Athens, 411 BC. In the countryside, just outside the city gates, two veterans, Trasillo and Polemone, live in adjacent cottages. Years earlier they fought together in the infamous battle of Mantinea, where Athens was crushed by Sparta. The two survivors now live as humble farmers, constantly putting off the decision to find husbands for their two daughters, Glicera and Charis, who are beginning to get impatient. For the two old men the only thing that matters is politics. Athens invented democracy, and they must defend it against the rich oligarchs who plot to reinstate their tyrannical rule: even their neighbor Eubulo, a rich landowner who seeks refuge from the fatigue of city life in a nearby villa, cannot fully be trusted.
Charis and Glicera think their fathers are paranoid. The young Cimone, son of Eubolo, rich, brash, and arrogant, is the object of their secret dreams. When all the men head to Athens to see Aristophanes' latest comedy, the girls break all the rules of their patriarchal society and accept an invitation to Cimone's house, far from their fathers' watchful eyes.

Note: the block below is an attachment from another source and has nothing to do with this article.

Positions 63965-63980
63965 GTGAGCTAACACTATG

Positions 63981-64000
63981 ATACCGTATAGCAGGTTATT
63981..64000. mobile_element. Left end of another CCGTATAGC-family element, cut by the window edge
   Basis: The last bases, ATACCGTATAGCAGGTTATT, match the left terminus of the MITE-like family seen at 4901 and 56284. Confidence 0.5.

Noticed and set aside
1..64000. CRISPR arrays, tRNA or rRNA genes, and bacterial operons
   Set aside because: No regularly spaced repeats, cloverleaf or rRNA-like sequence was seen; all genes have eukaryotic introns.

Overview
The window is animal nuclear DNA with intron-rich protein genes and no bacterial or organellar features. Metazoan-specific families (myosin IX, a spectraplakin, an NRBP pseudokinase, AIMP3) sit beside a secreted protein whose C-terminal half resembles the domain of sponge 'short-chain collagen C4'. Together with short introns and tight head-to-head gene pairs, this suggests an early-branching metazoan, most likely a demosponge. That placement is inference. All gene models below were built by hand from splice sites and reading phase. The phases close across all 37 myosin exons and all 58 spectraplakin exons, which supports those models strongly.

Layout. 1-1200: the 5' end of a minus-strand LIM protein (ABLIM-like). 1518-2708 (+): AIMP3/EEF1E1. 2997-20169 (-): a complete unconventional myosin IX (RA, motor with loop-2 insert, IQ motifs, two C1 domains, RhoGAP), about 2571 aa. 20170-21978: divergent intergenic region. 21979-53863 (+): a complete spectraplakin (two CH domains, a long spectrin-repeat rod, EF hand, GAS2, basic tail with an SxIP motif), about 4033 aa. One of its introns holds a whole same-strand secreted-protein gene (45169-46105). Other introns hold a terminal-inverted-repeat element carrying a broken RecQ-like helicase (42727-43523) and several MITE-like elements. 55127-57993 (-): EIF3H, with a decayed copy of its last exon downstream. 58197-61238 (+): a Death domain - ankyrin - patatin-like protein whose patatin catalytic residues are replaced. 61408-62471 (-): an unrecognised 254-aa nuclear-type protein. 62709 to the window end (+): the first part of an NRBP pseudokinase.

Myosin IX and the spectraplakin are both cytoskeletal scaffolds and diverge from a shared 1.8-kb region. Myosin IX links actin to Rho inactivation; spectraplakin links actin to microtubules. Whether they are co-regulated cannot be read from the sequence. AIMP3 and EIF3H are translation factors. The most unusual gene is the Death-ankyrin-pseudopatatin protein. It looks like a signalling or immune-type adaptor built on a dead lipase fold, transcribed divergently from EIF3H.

Meanwhile, from the stage, the Athenian Lysistrata and the Spartan Lamito raise their voices in protest of misogyny and war, causing life in Eubolo's village to take a dramatic turn.
With his extraordinary ability to bring history to life, Alessandro Barbero has created a fascinating and penetrating look at a surprisingly contemporary Athens.
Alessandro Barbero is the author of The Battle: A New History of Waterloo (Walker & Co., 2005), Charlamagne: Father of a Continent, and Master Pyle’s Bella Vita and Other People’s Wars, winner of the Strega Prize for Fiction. He is a renowned historian whose two-volume history of the Battle of Lepanto is considered to be the definitive text on the subject. He teaches Medieval History at the University of Eastern Piedmont in Vercelli, Italy.